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Arbor Redundancy Manager

** UPDATE! This code will potentially create false hard-links between files that are very similar. I suddenly have many iTunes album covers that are from the wrong artist. I'm not sure if this is a result of how cavalier Apple is about messing with low level UNIX conventions, or if my code is faulty. Beware! **

We all have redundant data on our computers, especially if we have multiple computers. My new tool is aimed at making backups for this kind of thing simple.

I'll take the simplest practical example: You have two computers and one backup hard drive. You want full backup images of both of these systems. Even if you're just backing up the 'Documents' folder, there is a good chance that there is a lot of redundant files. What my little program does is checks the contents of these files, and if two are the same, it creates a hard link between them.

So, if your backup folder looks like this:

Backup > System 1 > Documents > somefile.txt
Backup > System 2 > Documents > somefile_renamed.txt

It will look exactly the same after, but there will only be one copy of the file, if the contents are identical.

I have dozens of backup CD's that contain a lot of the same information, now I don't need to sort through them and reorganize or delete duplicate files. I can leave them just as they are and any duplicate files will be linked under the hood. Here is the current state of the code, discussion to follow: - v. 0.02

#!/usr/bin/env python
import os, sys, hashlib

arg_error = False
if len(sys.argv) == 2:
   src = sys.argv[1]
   srcfolder = os.path.abspath(src)
   if not os.path.isdir(srcfolder):
       arg_error = True
else: arg_error = True

if arg_error:
   print "Usage: arbor [directory]"

backupfolder = os.path.join(srcfolder, ".arbor")
if not os.path.isdir(backupfolder):

skipped_directories = [".Trash", ".arbor"]
skipped_files = [".DS_Store"]
size_index = {}
MAX_READ = 10485760

def addsha1file(filename, size):
   if size > MAX_READ:
       f = open(filename, 'r')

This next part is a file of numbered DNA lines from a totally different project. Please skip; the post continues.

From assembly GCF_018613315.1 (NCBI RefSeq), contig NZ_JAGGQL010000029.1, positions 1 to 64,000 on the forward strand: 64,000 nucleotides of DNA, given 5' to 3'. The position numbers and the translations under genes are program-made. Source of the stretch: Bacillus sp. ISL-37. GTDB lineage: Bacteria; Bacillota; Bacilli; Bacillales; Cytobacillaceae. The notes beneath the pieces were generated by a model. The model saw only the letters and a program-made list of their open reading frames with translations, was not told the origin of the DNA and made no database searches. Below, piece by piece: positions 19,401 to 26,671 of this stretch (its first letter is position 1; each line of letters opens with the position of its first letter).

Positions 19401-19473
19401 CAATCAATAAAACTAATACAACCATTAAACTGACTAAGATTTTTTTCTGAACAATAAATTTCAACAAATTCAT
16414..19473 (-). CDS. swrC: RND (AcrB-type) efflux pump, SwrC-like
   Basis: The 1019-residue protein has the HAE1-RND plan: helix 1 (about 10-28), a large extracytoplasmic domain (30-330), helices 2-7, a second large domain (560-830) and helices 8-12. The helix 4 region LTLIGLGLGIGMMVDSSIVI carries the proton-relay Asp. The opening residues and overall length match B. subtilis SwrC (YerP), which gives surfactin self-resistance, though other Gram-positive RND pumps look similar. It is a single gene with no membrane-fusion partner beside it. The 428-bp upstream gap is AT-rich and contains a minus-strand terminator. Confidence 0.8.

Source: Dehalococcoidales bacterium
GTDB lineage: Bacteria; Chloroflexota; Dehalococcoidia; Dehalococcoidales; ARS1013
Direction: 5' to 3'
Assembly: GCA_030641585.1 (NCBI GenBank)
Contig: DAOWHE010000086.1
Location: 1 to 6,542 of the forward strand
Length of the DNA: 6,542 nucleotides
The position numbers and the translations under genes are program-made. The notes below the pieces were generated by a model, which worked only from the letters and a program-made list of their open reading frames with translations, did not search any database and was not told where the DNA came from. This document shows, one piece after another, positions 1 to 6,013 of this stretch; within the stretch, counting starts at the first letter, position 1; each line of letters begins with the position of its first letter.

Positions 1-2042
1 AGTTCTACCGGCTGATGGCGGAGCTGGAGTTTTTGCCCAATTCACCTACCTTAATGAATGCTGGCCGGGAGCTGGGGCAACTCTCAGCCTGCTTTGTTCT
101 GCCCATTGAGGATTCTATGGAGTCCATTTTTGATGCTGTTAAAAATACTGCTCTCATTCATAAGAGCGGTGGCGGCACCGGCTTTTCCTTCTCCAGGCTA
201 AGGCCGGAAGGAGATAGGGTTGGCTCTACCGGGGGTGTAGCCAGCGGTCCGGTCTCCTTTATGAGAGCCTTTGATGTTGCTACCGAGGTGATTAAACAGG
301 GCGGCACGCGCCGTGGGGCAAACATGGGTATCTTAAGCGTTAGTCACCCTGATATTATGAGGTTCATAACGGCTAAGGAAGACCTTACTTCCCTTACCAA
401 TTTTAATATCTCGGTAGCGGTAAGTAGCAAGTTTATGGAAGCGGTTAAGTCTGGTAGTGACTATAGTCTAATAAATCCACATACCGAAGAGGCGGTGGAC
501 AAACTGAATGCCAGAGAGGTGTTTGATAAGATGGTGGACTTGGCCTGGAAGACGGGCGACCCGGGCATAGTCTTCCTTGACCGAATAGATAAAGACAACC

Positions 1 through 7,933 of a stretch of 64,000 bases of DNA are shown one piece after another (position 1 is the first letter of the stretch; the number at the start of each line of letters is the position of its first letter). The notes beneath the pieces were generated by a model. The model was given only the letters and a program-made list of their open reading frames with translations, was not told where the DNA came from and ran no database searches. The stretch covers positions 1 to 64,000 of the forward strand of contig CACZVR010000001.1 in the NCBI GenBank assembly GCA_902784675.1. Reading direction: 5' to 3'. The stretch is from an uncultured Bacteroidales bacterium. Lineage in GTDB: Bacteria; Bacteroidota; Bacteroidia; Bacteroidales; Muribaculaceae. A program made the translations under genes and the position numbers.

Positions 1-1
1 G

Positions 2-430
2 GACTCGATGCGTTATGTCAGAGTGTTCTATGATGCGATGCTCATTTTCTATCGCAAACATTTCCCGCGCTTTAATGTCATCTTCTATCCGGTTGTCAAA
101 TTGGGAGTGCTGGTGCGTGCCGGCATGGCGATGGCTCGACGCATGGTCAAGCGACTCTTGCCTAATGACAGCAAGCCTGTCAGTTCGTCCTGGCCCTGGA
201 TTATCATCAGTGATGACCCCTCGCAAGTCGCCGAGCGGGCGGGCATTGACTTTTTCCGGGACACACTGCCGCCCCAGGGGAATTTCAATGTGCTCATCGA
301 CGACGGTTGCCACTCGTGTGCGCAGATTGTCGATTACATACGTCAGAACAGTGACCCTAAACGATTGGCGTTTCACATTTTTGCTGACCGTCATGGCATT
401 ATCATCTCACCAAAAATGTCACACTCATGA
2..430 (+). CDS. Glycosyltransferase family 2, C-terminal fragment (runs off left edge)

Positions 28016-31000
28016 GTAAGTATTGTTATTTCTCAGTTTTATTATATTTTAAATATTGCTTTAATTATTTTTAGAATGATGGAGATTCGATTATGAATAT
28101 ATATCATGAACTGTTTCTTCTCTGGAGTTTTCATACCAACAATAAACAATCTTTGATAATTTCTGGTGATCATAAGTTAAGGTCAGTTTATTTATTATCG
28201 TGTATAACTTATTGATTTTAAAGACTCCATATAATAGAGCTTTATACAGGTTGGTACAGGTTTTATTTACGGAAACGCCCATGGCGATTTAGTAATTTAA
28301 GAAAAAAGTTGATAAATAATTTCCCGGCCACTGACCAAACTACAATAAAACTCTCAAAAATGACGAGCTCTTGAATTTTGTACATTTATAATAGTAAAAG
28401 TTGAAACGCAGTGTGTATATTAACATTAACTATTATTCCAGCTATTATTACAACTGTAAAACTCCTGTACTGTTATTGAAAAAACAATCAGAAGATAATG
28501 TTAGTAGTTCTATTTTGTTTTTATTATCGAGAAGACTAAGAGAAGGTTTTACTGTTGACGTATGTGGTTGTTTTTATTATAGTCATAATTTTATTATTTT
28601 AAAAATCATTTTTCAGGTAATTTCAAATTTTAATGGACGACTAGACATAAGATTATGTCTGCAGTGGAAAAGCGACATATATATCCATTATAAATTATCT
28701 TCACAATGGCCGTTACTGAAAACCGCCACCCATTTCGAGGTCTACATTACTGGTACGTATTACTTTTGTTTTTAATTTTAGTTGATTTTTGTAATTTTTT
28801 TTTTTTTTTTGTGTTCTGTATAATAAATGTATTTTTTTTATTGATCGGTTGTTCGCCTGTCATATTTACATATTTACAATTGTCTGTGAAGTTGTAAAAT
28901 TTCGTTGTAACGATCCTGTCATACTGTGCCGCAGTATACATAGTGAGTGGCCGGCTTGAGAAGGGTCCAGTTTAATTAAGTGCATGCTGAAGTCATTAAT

data =
       data = data +
       sha1 = hashlib.sha1(data).hexdigest()
       sha1 = hashlib.sha1(open(filename, 'r').read()).hexdigest()
   backupfile = os.path.join(backupfolder, sha1)
       if os.path.exists(backupfile):
 , srcfile)
 , backupfile)
       print "Unexpected error: ", sys.exc_info()[0], sys.exc_info()[1]

fcount = 0
for root, dirs, files in os.walk(srcfolder):
   for item in skipped_directories:
       if item in dirs:
   for name in files:
   fcount += 1
   if fcount % 500 == 0:
       print fcount, " files scanned"
       if name in skipped_files:
           # print name

       srcfile = os.path.join(root, name)
       size = os.stat(srcfile)[6]
       if size_index.has_key(size):
           if size_index[size] == '':
               addsha1file(srcfile, size)
               addsha1file(size_index[size], size)
               addsha1file(srcfile, size)
               size_index[size] = ''
           size_index[size] = srcfile

Here are the added features of this version:

  • Folder to backup is passed as command-line argument
  • Backup files are placed at the top level of that folder in the .arbor directory. These are just hard links so they don't really add any to the size of the directory.
  • Ability to skip named folders or files
  • Only calculates a checksum if two files are the same size.
  • Only calculates a partial checksum if a file is over 10mb. Checks 5mb from start and 5mb from middle.
  • Prints a running tally of files checked (per 500 files)
  • Doesn't choke on errors: some files don't like to be stat'ed or unlinked, permissions issues.

I'm not sure about the partial checksum option, but it was really bogging down on larger inputs. It's not really practical to do a SHA1 checksum on a bunch of large files, and i think it's safe to say that two very large files can be assumed to be the same if the first 5mb, the middle 5mb and the overall size are exactly the same. Perhaps I will add an option later for strict checking, if someone is highly concerned about data integrity. But the practical limitations are there, I'm 30,000 files into a scan of my ~200GB backup folder and I certainly wouldn't have gotten that far without the file size limiting.

Update: The scan was almost done when I wrote this. Here is the tail end of the log:

31000  files scanned
31500  files scanned
32000  files scanned
32500  files scanned

real 43m40.531s
user 7m25.593s
sys 3m35.540s

So 233 GB over 32500 items took about 45 minutes to check and it looks like I've saved about 4 GB. Upon further inspection, it seems that most media files save their metadata in the file contents, so the checksum is different. Hmmm....

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